Reporting by Stephen Nellis; Editing by Jonathan Weber and Edward Tobin

Dutch privacy regulator says Windows 10 breaks the law

1bece_getty-privacy-800x573 Dutch privacy regulator says Windows 10 breaks the law

The lack of clear information about what Microsoft does with the data that Windows 10 collects prevents consumers from giving their informed consent, says the Dutch Data Protection Authority (DPA). As such, the regulator says that the operating system is breaking the law.

To comply with the law, the DPA says that Microsoft needs to get valid user consent: this means the company must be clearer about what data is collected and how that data is processed. The regulator also complains that the Windows 10 Creators Update doesn’t always respect previously chosen settings about data collection. In the Creators Update, Microsoft introduced new, clearer wording about the data collection—though this language still wasn’t explicit about what was collected and why—and it forced everyone to re-assert their privacy choices through a new settings page. In some situations, though, that page defaulted to the standard Windows options rather than defaulting to the settings previously chosen.

In the Creators Update, Microsoft also explicitly enumerated all the data collected in Windows 10’s “Basic” telemetry setting. However, the company has not done so for the “Full” option, and the Full option remains the default.

The Windows 10 privacy options continue to be a work in progress for Microsoft. The Fall Creators Update, due for release on October 17, makes further changes to the way the operating system and applications collect data and the consent required to do so. Microsoft says that it will work with the DPA to “find appropriate solutions” to ensure that Windows 10 complies with the law. However, in its detailed response to the DPA’s findings, Microsoft disagrees with some of the DPA’s objections. In particular, the company claims that its disclosure surrounding the Full telemetry setting—both in terms of what it collects and why—is sufficient and that users are capable of making informed decisions.

The DPA’s complaint doesn’t call for Microsoft to offer a complete opt out of the telemetry and data collection, instead focusing on ensuring that Windows 10 users know what the operating system and Microsoft are doing with their data. The regulator says that Microsoft wants to “end all violations,” but if the software company fails to do so, it faces sanctions.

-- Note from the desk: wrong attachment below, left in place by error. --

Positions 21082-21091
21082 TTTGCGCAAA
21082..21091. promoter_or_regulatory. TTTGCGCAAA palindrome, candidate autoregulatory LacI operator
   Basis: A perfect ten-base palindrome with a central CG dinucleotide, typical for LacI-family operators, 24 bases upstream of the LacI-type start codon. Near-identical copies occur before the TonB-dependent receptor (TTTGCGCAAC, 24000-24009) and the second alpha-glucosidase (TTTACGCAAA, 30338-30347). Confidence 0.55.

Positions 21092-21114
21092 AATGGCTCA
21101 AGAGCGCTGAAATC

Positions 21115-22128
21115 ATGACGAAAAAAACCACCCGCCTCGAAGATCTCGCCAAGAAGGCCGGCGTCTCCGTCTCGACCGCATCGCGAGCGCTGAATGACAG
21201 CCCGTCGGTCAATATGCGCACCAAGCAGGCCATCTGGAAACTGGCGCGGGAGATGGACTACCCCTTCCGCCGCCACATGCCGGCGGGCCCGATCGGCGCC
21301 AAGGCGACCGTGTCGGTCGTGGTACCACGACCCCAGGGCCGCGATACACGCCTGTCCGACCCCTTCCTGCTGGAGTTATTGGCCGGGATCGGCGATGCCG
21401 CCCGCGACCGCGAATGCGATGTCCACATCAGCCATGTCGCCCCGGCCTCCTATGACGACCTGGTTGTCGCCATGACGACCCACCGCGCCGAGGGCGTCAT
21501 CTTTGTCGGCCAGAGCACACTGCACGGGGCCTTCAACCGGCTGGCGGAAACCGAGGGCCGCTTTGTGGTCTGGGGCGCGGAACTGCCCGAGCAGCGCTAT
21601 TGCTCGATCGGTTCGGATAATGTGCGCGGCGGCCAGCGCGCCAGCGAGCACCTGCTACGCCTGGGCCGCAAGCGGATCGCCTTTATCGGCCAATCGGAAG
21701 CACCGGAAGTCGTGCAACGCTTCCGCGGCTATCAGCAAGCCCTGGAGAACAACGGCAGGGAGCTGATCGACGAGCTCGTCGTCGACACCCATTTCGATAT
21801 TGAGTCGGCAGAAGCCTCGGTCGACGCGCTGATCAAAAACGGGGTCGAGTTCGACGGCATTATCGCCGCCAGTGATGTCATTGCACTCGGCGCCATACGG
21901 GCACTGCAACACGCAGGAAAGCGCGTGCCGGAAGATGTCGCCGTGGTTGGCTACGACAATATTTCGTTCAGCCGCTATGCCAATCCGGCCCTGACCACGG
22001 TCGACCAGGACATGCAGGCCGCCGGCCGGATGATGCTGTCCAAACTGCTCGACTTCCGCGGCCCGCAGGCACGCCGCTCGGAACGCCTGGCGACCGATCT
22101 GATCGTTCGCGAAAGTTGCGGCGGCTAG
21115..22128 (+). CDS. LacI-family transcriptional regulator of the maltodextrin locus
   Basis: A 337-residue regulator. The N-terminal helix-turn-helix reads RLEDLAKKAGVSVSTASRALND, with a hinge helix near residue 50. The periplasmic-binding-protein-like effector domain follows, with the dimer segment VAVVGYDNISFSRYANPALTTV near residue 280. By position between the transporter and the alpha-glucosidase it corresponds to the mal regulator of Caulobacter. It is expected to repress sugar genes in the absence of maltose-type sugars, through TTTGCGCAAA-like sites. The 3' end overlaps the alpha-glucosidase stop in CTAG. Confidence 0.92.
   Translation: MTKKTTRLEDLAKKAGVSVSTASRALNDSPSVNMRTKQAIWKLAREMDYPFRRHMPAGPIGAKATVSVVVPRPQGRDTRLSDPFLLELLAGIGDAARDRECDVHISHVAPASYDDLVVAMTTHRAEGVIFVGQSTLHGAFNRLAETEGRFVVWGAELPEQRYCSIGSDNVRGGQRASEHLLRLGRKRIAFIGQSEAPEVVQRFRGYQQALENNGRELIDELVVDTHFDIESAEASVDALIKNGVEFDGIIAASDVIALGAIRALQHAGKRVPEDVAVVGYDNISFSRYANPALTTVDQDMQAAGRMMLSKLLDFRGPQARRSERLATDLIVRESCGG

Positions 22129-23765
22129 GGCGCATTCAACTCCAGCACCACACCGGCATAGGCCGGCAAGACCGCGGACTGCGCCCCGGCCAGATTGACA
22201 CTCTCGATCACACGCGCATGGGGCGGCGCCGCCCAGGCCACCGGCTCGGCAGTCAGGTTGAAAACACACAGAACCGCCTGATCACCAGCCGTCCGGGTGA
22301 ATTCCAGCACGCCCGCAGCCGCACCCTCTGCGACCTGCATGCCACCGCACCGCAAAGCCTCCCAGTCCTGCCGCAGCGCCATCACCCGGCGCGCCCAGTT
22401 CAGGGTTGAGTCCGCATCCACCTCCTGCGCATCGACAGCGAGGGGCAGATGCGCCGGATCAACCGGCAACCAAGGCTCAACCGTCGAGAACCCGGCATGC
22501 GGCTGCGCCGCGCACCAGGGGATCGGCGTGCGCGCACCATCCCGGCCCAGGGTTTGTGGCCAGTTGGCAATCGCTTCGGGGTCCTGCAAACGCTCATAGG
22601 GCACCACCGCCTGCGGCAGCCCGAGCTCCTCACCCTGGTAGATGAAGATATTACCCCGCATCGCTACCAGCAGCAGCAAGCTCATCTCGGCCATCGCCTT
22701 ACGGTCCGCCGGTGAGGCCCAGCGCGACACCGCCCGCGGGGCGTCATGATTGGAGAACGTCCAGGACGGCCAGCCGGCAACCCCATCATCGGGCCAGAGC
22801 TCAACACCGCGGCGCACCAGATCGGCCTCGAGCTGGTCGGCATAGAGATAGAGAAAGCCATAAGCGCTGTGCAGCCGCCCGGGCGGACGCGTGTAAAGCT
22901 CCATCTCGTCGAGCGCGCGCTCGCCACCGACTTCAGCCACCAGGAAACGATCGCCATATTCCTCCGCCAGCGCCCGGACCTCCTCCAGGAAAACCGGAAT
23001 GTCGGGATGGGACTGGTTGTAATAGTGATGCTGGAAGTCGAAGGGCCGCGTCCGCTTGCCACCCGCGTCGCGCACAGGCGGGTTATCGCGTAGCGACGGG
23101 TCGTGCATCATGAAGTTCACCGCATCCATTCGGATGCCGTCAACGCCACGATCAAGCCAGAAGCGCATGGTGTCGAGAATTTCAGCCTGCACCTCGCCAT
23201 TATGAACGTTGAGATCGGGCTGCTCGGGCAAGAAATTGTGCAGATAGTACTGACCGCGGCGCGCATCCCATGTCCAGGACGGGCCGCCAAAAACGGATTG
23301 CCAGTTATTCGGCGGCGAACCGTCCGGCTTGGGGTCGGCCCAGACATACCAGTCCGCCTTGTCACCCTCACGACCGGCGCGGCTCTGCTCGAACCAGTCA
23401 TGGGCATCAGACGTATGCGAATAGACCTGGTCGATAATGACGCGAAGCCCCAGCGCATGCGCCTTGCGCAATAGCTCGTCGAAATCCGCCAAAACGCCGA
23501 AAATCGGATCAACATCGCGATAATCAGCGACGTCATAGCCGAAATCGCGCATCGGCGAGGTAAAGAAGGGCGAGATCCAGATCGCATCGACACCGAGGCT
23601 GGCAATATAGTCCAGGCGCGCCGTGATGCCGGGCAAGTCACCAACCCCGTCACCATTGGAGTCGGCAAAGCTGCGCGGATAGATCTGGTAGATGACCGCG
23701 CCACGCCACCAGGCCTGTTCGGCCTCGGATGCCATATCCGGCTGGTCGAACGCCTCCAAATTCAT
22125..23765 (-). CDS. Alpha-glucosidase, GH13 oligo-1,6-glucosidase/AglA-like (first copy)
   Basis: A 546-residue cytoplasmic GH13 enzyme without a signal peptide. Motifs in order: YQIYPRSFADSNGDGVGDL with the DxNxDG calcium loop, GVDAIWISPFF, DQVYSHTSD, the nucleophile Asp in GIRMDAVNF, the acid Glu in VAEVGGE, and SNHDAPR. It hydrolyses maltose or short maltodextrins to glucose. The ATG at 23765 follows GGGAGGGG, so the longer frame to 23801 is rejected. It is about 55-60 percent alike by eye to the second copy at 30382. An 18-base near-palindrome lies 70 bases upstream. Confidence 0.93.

How Blockchain Technology Can Help Increase Your Internet Privacy

Living in the age of the internet has come with a lot of advantages, but with those benefits also come certain dangers.  Most, if not everyone, has used their personal information online.  Whether that was to create a Facebook page or to make a shopping purchase, that information is still floating around on the internet.

A recent study conducted by Javelin Strategy and Research showed that $16 billion was stolen from 15.4 million U.S. consumers in 2016, compared with $15.3 billion and 13.1 million victims a year earlier. In the past six years, identity thieves have stolen over $107 billion.  Hackers love to take advantage of the vast amount of data that is relatively easily accessible online.

With the amount of money being stolen only increasing every year, it has now become critical to find some way to keep personal information private.  Thankfully, there is a new technology that is becoming increasingly popular that may change both how we interact on the internet as well as how information is stored.

Blockchain for Safety

Blockchain technology, which is characterized by decentralization, is taking the internet by storm.  Its popularity primarily stems from the growth and success of the online currency, Bitcoin. Each block of information has a history connected to it and no transaction can occur without being recorded in the system.  It functions as a shared form of record keeping.

Because all the information is interconnected and the transactions are transparent, it becomes nearly impossible for hackers to break into the system and steal data, due to the fact that they are unable to add or remove from the blockchain without the activity being recorded.

The benefit of blockchain technology comes from the fact that it functions on a decentralized network.  There is no centralized location where all the information is stored because the information is spread across the entire network.  This distribution allows the encrypted information to be processed and stored privately, allowing access only to the parties who are involved.

Protecting Identity

One company is taking advantage of this technology and is seeking to increase the privacy of the user’s online identity.  SelfKey is an identity management ecosystem that puts the customer in full control of their own data.

Through blockchain technology, the company is able to issue token “keys” to customers.  These keys are encrypted through blockchain and it is up to the user to decide who they want to share their information with.  Because users never overshare data, this leads to increased online privacy.

Users only share what is absolutely necessary to make the purchase or complete an application. Information is only stored on the user’s device and not in a cloud or database and is therefore inaccessible in the absence of user permission.  Due to the transparency of blockchain technology, SelfKey can verify transactions and confirm the legitimacy of sources, while also protecting the individual.

The company promotes efficient and maximum privacy due to the decentralized nature of blockchain.   SelfKey acts as a virtual wallet, with multiple applications, including managing bitcoin accounts, applying for a new bank account and investing in real estate, among others.

Ecosystem Functions

One way that startup companies are utilizing blockchain is through ICO’s, or “Initial Coin Offerings.”  ICO’s are basically unregulated crowdfunding for millennials.  Investors will buy into the company in exchange for cryptocurrency, such as bitcoin or other virtual funds, all of which employ blockchain technology.